He has previously threatened to declare a national emergency and fund the wall without Congress. But this idea is disliked even by some fellow Republicans, and Democrats are likely to challenge it in the courts.

What would happen in a shutdown?

Federal agencies including the departments of Homeland Security, State, Agriculture and Commerce could lose access to money and begin to close down again, affecting about 800,000 federal employees, who would go unpaid.

During a shutdown, essential services continue to operate, with workers being required to show up. Last time, some employees continued to work unpaid but many others called in sick.

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Chief Bakes
  • 12 February 2019
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Democrats and Republicans reach agreement in principle to fund the US government and avert another partial shutdown

This breaking news story is being updated and more details will be published shortly. Please refresh the page for the fullest version.

You can receive Breaking News on a smartphone or tablet via the BBC News App. You can also follow @BBCBreaking on Twitter to get the latest alerts.

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Chief Bakes

Venezuela crisis: Maduro condemns 'extremist' Trump

  • 12 February 2019
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President Maduro Image copyright AFP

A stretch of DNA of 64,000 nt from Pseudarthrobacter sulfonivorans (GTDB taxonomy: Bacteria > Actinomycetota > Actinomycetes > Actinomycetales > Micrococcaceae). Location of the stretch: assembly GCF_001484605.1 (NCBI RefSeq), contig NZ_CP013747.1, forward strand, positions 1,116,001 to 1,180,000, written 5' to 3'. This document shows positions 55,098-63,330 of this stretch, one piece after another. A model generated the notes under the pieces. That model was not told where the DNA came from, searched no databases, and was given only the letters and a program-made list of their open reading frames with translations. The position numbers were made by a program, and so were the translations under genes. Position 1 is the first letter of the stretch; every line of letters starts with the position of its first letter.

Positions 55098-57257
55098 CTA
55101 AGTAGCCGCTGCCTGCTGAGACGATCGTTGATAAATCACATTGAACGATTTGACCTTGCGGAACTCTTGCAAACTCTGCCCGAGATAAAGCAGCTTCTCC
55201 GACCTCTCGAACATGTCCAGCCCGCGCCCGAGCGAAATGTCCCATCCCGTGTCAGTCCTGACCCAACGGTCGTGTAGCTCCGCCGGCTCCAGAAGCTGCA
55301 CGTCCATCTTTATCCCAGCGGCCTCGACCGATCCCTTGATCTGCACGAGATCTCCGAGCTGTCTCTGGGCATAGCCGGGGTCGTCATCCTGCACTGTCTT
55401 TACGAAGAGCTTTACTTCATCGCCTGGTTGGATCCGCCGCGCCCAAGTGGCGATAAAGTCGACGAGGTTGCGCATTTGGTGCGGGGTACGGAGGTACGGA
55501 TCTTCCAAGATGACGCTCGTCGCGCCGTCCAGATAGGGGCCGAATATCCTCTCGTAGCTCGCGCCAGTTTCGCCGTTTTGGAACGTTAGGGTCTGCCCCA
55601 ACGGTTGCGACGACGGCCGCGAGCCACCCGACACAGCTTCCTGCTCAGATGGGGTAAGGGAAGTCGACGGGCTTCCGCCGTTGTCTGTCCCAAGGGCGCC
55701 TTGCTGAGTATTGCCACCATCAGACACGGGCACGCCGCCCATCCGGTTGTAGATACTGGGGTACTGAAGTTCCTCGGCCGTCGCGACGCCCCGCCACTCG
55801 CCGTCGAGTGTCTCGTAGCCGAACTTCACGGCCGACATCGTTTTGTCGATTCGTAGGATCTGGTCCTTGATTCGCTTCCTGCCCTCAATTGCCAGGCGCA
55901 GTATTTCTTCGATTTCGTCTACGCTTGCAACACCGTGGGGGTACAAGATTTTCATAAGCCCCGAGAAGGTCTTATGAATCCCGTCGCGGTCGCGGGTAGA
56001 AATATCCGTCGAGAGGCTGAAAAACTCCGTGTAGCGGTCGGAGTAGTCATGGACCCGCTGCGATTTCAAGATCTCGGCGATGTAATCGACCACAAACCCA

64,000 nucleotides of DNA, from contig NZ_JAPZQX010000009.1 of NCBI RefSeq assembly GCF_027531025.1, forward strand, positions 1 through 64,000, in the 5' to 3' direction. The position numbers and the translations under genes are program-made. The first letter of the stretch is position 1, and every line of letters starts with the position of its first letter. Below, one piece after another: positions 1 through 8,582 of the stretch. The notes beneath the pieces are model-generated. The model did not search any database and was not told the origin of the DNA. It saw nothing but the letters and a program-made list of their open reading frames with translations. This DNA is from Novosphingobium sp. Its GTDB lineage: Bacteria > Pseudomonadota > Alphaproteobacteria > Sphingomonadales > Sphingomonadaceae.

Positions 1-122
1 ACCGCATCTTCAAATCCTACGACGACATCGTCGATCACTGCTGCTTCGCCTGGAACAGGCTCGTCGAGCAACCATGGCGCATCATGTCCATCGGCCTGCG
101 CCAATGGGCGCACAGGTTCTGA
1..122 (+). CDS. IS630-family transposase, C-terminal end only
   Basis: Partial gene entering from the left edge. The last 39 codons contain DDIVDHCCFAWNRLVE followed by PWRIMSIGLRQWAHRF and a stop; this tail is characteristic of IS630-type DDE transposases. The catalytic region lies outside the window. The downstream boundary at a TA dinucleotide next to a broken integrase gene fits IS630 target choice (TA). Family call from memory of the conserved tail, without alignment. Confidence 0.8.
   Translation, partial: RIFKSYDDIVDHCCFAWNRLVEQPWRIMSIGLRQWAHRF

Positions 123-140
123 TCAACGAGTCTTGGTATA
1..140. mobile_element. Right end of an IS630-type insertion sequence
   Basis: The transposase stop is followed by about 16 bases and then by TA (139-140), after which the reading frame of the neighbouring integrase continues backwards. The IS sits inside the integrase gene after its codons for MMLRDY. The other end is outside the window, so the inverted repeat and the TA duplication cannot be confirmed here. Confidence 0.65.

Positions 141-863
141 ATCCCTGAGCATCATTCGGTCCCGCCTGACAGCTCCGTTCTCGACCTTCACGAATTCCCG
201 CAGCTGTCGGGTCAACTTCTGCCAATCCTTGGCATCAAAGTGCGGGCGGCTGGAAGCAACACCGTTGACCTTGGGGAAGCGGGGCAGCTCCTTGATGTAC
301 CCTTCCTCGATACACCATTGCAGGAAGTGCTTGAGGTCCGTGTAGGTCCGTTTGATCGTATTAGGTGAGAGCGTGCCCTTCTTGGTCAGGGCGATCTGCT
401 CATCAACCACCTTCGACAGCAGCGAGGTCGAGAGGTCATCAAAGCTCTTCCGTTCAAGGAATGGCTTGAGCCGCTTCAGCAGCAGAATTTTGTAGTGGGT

Image caption President Maduro has resisted pressure to call early presidential elections

Venezuela's embattled President Nicolás Maduro has called Donald Trump's government a "gang of extremists" and blamed the US for his country's crisis.

In an interview with the BBC, Mr Maduro said he would not allow humanitarian aid into Venezuela as it was a way for the US to justify an intervention.

"They are warmongering in order to take over Venezuela," he said.

The US and most Western governments have recognised opposition leader Juan Guaidó as interim president.

Mr Maduro is under growing internal and international pressure to call early presidential elections amid a worsening economic crisis and accusations of widespread corruption and human rights violations.

Meanwhile, Mr Guaidó has called for new anti-government protests later on Tuesday.

Maduro on Trump

Relations between the US and Venezuela were already fraught before President Trump backed Mr Guaidó as leader. Venezuela broke off diplomatic relations in response while Mr Trump said the use of military force remained "an option".

The Trump administration was one of the first to support Mr Guaidó as interim president and declared Mr Maduro's re-election last year "illegitimate".

In a rare interview, Mr Maduro said he hoped "this extremist group in the White House is defeated by powerful world-wide public opinion".

Speaking in the capital Caracas, he told the BBC's Orla Guerin: "It's a political war, of the United States empire, of the interests of the extreme right that today is governing, of the Ku Klux Klan, that rules the White House, to take over Venezuela."

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Media captionWhy Venezuela matters to the US... and vice versa

The US has also imposed a raft of economic measures on Venezuela, including against the state-owned oil company, PDVSA, aiming to hit the country's main source of revenue.

It has criticised Mr Maduro's increased use of the courts and security forces to suppress political opposition.